Furthermore, it was a windy day so the water was stirred up to a silty, dirty chocolate-milk brown.   Nothing you’d want to go swimming in, unless you wanted your shorts to fill up with dirt and junk.

Junior Bear’s Rating:    Pretty sad.  2 out of 10. (And it’s only getting a 2 because it’s Lake Superior)


9. Cornucopia Beach, Wisconsin. 

Located on the Wisconsin Coast between Duluth and the Apostle Islands.

Again, this was an unimpressive beach.    Nothing but a tiny strip of sand between the sand dunes and the water, where people were jam-packed.   And once again, the wind had stirred up the water to a chocolate-milk brown.    Nobody was actually swimming.

Maybe I’m being too harsh.   Perhaps I saw the beach on a bad day, when the water was unusually high and stirred up.

Either way,  based on what we’ve seen, Junior Bear rates this a 5 out of 10.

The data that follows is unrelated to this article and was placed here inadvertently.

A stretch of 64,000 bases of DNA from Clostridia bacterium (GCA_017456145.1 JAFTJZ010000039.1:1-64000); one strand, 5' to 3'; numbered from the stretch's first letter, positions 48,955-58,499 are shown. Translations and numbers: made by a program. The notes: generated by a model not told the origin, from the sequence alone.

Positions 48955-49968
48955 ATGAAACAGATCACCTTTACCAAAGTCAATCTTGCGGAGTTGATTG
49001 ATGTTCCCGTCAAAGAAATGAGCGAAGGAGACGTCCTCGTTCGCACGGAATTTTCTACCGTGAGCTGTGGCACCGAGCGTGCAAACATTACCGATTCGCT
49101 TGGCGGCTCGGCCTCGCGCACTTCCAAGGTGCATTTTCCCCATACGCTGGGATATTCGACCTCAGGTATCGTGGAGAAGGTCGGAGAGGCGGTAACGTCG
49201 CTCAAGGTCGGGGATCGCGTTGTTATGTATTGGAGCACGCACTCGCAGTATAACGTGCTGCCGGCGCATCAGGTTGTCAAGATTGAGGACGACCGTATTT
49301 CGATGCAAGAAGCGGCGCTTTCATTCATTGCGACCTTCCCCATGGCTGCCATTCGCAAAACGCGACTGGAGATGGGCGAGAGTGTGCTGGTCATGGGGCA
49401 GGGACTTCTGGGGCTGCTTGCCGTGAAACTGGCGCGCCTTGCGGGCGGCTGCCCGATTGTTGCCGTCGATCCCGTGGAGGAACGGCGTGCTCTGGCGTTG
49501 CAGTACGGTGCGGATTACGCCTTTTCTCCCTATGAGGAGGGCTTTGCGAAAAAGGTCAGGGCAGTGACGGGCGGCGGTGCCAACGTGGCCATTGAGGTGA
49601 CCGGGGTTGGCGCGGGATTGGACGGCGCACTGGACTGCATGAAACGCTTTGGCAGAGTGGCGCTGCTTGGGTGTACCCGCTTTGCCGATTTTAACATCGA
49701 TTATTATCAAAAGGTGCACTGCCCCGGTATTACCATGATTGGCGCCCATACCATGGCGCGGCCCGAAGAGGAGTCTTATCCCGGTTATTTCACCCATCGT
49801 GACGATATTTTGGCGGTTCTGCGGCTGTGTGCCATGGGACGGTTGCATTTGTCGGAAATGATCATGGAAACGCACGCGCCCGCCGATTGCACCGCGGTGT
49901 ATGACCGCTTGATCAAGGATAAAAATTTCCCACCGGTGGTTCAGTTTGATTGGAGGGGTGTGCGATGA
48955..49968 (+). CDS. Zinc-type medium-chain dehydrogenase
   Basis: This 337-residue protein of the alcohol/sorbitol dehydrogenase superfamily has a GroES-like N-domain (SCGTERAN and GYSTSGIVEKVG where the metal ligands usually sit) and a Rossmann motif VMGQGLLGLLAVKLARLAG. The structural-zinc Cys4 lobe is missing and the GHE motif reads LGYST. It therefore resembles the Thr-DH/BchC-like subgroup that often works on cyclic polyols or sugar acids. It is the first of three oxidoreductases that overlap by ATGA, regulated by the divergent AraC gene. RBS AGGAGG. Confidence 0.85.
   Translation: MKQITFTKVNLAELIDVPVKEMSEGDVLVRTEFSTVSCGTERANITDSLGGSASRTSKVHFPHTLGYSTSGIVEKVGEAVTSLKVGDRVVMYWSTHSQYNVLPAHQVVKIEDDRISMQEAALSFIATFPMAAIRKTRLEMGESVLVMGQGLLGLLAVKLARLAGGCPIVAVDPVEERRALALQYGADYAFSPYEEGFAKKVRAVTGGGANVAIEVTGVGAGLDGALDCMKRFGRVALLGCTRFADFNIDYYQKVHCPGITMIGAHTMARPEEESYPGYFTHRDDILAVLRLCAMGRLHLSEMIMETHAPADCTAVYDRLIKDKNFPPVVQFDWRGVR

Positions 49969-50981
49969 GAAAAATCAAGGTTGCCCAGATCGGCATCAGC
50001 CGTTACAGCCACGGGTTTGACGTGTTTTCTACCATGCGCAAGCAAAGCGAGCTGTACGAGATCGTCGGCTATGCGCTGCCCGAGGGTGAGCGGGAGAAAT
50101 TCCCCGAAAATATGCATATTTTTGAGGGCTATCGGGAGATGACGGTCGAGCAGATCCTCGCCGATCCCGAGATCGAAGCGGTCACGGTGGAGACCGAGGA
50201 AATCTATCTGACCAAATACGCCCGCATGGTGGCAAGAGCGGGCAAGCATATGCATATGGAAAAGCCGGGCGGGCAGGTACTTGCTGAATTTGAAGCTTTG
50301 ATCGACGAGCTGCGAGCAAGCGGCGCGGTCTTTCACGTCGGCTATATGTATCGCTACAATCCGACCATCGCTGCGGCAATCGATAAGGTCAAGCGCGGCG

10.  Eagle River, Michigan.

This beach is located on the western part of the Keewenaw Peninsula,  which juts out ~60 miles right into the middle of the lake.

This beach was a delightful surprise, after the disappointment of Minnesota and Wisconsin.

It’s a nice white sandy shore,  with clear blue water, that goes on for miles and MILES.

Granted, I was there on a weekday, but it was July 3rd, and I’d figured it would have been crowed for the American Holiday.

But there was hardly a soul there.

I didnt’ swim because the water was quit choppy, but I walked along forever, and the beach it just kept going and GOING.

Yes, there were houses along the shore, but they were mostly tucked in among the trees, and there’s plenty of access to the water.

Michigan’s Upper Peninsula is out of the way for most people, so isn’t very developed.

This is probably one of the few beaches where you can see deer tracks in the sand.